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Researchers develop a scale for rabbits, akin to the grimace scale used
for laboratory mice, to help assess pain during routine lab procedures.
By Elise Andrew | September 10, 2012
Researchers at Newcastle University in the United Kingdom and the
University of Guelph in Canada this week released the Rabbit Grimace
Scale--an attempt to quantify the pain felt by laboratory rabbits during
routine ear tattooing used to mark individuals. A previously released
grimace scale study on mice has been shown to be an effective way of
measuring the animals’ pain and discomfort, and has been quickly adopted by
researchers to access post-operative pain in laboratory rodents.
Before and after both sham and real ear tattooing, the researchers measured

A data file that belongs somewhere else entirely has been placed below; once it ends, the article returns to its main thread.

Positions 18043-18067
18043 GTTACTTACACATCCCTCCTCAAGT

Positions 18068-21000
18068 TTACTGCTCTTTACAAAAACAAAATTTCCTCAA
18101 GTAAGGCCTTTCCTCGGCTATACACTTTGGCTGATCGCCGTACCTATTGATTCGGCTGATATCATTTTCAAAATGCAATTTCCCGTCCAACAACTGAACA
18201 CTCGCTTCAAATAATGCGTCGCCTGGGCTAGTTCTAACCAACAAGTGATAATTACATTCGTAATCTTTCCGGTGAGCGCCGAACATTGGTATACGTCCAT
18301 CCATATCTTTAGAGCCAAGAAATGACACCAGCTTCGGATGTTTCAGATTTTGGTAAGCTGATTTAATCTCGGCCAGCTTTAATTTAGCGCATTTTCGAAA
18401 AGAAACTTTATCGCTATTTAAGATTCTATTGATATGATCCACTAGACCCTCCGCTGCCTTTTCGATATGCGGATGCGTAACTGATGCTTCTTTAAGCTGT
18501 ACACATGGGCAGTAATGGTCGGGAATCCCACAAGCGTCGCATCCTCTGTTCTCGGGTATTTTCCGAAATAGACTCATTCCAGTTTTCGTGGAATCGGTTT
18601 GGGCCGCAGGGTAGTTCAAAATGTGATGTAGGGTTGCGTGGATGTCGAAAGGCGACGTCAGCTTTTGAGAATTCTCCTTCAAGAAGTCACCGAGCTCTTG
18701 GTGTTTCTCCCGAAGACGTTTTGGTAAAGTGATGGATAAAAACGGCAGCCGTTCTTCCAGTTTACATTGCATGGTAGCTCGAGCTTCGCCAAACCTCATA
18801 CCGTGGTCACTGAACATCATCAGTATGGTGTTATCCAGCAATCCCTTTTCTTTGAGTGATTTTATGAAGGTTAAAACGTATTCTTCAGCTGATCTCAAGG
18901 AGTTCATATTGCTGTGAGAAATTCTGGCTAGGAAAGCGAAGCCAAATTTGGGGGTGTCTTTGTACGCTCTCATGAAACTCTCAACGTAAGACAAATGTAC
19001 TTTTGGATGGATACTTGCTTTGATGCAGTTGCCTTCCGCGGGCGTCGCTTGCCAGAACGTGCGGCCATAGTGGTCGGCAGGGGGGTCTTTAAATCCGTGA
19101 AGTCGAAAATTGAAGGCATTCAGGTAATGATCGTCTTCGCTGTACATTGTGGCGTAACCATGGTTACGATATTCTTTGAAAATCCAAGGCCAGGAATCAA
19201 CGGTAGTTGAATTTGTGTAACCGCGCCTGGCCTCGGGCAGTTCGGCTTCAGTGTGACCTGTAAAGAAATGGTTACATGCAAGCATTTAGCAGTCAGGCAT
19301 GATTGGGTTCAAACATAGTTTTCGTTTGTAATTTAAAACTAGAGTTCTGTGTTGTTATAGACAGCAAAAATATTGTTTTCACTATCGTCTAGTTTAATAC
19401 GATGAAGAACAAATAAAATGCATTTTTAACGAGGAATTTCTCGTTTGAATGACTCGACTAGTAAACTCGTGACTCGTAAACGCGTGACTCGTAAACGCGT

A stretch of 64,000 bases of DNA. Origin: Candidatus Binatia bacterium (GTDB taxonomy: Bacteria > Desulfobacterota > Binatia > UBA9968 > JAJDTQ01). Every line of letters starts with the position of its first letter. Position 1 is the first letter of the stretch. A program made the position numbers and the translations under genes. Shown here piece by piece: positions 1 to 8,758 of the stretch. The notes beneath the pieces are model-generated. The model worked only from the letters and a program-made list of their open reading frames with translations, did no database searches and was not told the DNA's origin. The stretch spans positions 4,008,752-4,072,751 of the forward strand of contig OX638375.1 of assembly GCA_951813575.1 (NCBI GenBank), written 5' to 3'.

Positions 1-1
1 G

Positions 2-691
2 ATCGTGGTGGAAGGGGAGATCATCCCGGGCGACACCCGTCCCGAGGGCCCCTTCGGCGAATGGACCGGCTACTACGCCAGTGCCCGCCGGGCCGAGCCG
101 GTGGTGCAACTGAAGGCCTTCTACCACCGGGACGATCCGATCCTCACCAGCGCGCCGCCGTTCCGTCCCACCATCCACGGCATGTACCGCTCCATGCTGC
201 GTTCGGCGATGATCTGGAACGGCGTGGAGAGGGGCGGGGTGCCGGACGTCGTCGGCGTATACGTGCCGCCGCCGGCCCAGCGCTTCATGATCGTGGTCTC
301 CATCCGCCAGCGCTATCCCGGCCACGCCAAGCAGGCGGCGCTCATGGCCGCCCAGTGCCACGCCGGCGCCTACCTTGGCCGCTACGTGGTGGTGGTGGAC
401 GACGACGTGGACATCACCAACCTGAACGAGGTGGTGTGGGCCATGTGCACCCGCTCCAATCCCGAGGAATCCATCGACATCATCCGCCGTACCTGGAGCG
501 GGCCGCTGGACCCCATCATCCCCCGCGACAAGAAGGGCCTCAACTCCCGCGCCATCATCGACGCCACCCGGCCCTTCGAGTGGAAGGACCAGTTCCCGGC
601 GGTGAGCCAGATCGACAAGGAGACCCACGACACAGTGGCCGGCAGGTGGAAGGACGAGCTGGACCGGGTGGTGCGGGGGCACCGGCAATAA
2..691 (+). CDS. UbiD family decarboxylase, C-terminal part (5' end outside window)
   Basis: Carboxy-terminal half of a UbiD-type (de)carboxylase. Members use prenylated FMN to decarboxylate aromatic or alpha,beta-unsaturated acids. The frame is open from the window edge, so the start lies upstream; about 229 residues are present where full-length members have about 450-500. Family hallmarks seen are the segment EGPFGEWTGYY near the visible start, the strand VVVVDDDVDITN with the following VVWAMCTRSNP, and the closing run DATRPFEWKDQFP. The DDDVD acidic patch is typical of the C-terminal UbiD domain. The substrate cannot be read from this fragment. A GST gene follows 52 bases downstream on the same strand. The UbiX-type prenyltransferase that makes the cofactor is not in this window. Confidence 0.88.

behavioral changes--including whisker movement, narrowed eyes, and cheek and
nose bulging--on a scale of 0 to 2, with 0 being no discernible change and 2
being obvious discomfort. A combined score out of 8 indicates total pain.
When a rabbit was tattooed without anesthetic, the Rabbit Grimace Scale
averaged 4, but with the addition of a local anesthetic, the rabbits
averaged a score of less than 2. The researchers published their results
last week (September 7) in
"The only way you can alleviate pain is to be able to
identify it, and to understand how much pain an animal is in," Matthew Leach
of Newcastle University in the U.K., who helped develop this scale, told
"There is a broad interest in grimace scales" for all sorts of lab animals,
he added, noting that his team is currently developing a grimace scale for
rhesus macaque monkeys.